A relationship between metabolic rate and risk-taking behaviour is revealed during hypoxia in juvenile European sea bass

Killen, S.S. , Marras, S., Ryan, M.R., Domenici, P. and McKenzie, D.J. (2012) A relationship between metabolic rate and risk-taking behaviour is revealed during hypoxia in juvenile European sea bass. Functional Ecology, 26(1), pp. 134-143. (doi: 10.1111/j.1365-2435.2011.01920.x)

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<p>1. Inter-individual variation in metabolic rate exists in a wide range of taxa. While this variation appears to be linked to numerous aspects of animal behaviour and personality, the ecological relevance of these relationships is not understood. The behavioural response of individual fish to acute aquatic hypoxia, for example, could be related to metabolic rate via influences on oxygen demand or the willingness to take risks. Individuals with higher metabolic rates could show greater hypoxia-associated increases in activity that could allow them to locate areas with increased oxygen availability but that also make them susceptible to predation. Any relationship between metabolic rate and risk-taking behaviour among individual fish could therefore be modulated by environmental oxygen levels, perhaps becoming stronger as oxygen availability declines.</p> <p>2. We measured spontaneous swimming activity as an index of risk-taking by juvenile European sea bass in normoxia, moderate hypoxia (40% air saturation) and severe hypoxia (20% air saturation) after being startled by a predator model. All fish were also separately measured for routine metabolic rate by measuring oxygen uptake.</p> <p>3. In hypoxia, fish re-emerged from cover sooner after a simulated attack and were generally more active than when the same fish were startled in normoxia. In addition, individual activity and risk-taking in severe hypoxia were positively correlated with metabolic rate. Aquatic surface respiration was a major contributor towards increased activity in hypoxia and was positively related to metabolic rate during severe hypoxia. There were no relationships between risk-taking and metabolic rate in moderate hypoxia or normoxia.</p> <p>4. Relative measures of risk-taking among individual fish were not consistent among oxygen levels, further suggesting that individuals differ in sensitivity to hypoxia and the degree to which this environmental stressor affects risk-taking behaviour.</p> <p>5. These results suggest that fish with relatively high metabolic rates become more active during acute hypoxia, possibly leading to increased susceptibility to predation in response to differences in metabolic demand. In addition, the relationship between metabolic rate and risk-taking may only be observable during exposure to a physiological stressor or such a stressor may strengthen any relationships observable under more benign conditions.</p>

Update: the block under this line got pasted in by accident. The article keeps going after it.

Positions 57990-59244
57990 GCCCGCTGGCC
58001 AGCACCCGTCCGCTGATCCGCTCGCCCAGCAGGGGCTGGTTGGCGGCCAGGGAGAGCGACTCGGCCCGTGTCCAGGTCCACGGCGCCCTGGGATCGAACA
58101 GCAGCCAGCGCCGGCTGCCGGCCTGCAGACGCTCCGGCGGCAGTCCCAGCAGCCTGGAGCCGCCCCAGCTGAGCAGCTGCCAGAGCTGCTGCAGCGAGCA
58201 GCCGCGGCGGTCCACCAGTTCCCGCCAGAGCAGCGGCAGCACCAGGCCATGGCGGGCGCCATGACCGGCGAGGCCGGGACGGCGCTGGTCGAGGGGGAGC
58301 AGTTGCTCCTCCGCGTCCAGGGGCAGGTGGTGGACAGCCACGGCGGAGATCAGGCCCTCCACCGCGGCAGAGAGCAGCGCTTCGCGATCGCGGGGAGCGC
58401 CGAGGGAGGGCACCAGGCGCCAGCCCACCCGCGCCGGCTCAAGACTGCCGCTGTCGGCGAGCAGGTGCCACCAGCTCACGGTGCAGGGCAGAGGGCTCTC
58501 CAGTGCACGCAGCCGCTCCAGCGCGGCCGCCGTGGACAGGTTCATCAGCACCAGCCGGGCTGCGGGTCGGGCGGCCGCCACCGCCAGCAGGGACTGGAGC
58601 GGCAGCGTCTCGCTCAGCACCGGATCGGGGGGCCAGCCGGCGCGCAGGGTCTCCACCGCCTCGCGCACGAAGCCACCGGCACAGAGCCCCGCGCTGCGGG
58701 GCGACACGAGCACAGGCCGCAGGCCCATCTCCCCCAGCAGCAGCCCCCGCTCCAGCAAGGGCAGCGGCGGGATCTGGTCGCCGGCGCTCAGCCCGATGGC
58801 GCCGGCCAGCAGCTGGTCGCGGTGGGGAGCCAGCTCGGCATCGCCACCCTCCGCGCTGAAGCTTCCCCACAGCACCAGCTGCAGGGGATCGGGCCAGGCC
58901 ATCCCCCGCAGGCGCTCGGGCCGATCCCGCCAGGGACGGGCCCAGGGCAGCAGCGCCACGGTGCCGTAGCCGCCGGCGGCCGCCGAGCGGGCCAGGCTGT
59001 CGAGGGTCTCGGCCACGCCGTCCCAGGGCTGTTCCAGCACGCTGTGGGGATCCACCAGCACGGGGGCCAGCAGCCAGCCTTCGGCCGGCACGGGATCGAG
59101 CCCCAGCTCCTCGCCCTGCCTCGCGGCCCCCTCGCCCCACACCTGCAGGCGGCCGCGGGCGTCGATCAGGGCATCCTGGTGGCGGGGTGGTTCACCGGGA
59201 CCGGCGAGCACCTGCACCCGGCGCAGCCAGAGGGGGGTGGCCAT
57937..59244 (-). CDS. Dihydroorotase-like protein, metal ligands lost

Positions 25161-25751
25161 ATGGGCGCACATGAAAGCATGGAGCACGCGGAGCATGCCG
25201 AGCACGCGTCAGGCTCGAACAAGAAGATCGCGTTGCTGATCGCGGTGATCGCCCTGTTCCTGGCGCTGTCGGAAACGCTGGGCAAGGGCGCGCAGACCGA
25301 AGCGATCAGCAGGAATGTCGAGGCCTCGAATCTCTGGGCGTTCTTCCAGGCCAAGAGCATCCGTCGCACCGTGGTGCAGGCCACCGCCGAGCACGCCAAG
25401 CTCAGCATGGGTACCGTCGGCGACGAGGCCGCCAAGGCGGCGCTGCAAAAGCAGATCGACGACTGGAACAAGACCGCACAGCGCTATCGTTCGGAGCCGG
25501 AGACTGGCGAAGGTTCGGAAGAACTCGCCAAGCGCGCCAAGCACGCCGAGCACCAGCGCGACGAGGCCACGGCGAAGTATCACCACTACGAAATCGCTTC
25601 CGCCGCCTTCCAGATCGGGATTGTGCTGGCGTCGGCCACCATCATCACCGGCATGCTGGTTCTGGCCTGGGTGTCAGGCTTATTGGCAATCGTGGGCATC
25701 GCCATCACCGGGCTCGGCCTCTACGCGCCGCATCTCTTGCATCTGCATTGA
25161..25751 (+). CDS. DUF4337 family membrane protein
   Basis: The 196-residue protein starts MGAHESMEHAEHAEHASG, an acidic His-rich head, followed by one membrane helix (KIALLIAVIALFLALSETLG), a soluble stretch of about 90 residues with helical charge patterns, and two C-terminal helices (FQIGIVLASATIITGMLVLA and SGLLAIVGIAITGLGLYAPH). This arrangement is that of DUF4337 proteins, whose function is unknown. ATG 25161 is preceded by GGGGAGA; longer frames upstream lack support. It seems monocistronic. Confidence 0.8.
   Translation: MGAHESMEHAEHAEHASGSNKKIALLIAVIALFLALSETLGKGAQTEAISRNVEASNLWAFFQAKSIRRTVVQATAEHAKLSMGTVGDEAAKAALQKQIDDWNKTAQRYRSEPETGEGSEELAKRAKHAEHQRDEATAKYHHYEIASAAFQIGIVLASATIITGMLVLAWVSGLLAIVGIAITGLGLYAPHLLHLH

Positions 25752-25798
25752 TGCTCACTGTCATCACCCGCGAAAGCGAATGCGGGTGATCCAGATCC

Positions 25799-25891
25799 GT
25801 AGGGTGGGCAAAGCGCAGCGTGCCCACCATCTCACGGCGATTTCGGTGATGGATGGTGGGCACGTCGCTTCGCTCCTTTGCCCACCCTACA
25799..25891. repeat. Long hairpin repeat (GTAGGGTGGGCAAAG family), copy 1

Item Type:Articles
Glasgow Author(s) Enlighten ID:Killen, Professor Shaun and Ryan, Miss Mary
Authors: Killen, S.S., Marras, S., Ryan, M.R., Domenici, P., and McKenzie, D.J.
College/School:College of Medical Veterinary and Life Sciences > School of Biodiversity, One Health & Veterinary Medicine
Journal Name:Functional Ecology
ISSN (Online):1365-2435
Published Online:10 October 2011

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